The Testing Protocols page has information about tests available for PLE

The mode of inheritance for PLE is not known.

At the present time there is no test available to show if dogs are carrying the deleterious (bad) mutations which cause this disease.

 

For one owner's account of dealing with PLE, go to the link 'Megan - My Angel Eyes'

 

URINARY SYSTEM

Kidney Anatomy:

The kidneys filter waste and extra fluid from the blood. The filtering process takes place in the nephron where microscopic blood vessel filters called glomeruli, are attached to fluid-collecting tubules. A number of different disease processes can damage the glomeruli, thereby causing kidney failure.

kidney

Glomerulonephritis and glomerulosclerosis are broad terms that include many forms of damage to the glomeruli.

Some forms of kidney failure can be slowed down but scarred glomeruli can never be repaired. This is what makes early detection so vital. Treatment given in the early stages of kidney failure depends on the disease causing the damage.

Kidney failure may be ‘silent’ for many years. Approximately 70% of the kidney can be damaged before any physical signs show themselves.

Glomeruli

The glomeruli are the filters of the kidneys (imagine a water filter in a jug), they filter the blood and make urine. Normally, large molecules such as proteins, and cells such as red blood cells or white blood cells, do not pass through the filters and are retained within the blood because they are so important for health.

Small molecules pass completely through the filters. Some of these are completely reabsorbed back into the blood since they are so important in maintaining the right chemical balance of the body e.g. glucose, salt etc. Other molecules, which are not required for body functions are passed freely into the urine, for example Urea, Uric Acid and Creatinine.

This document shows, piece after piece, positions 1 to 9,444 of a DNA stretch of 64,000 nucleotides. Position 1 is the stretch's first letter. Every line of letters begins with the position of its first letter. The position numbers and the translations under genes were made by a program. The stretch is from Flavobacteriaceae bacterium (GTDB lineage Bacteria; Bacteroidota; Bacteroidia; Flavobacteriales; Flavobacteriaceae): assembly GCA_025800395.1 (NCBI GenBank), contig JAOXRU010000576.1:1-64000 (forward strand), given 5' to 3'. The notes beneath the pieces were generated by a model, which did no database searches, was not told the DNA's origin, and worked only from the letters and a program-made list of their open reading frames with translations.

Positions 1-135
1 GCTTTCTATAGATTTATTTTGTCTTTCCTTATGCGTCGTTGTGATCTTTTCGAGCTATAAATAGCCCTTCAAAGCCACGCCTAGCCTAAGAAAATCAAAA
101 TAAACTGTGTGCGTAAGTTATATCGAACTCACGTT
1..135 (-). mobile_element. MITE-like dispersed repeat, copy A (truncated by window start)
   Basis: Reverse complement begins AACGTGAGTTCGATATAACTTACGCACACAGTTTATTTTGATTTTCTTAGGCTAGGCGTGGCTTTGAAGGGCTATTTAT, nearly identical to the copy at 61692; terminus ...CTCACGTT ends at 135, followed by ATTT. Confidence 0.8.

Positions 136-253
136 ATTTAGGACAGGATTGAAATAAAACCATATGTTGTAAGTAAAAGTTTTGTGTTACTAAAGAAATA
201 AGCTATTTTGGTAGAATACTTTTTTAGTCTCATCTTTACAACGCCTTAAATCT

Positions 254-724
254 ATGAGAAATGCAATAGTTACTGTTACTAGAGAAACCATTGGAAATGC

There are two main effects of damage to the glomeruli. Substances, which are normally retained in the circulation escape into the urine through the filtration mechanism, one of these is Albumin. As a consequence, protein and red cells appear in the urine and can be detected by a dipstick urine test.

Protein in the urine is called proteinuria. Normally there is very little protein in the urine. If the damage gets worse, the filter shuts down and that function of the kidney is lost. If sufficient damage occurs to enough glomeruli kidney failure may occur.

Glomerulonephritis

Glomerulonephritis is the inflammation of the membrane tissue in the kidney that serves as a filter, separating wastes and extra fluid from the blood. Glomerulosclerosis describes the scarring or hardening of the tiny blood vessels within the kidney.  

Protein Losing Nephropathy (PLN):

  • This can be of late onset and the damage to the kidney may not show until the end stages of the disease.
  • PLN is a condition in which plasma protein is lost to excess in the kidney.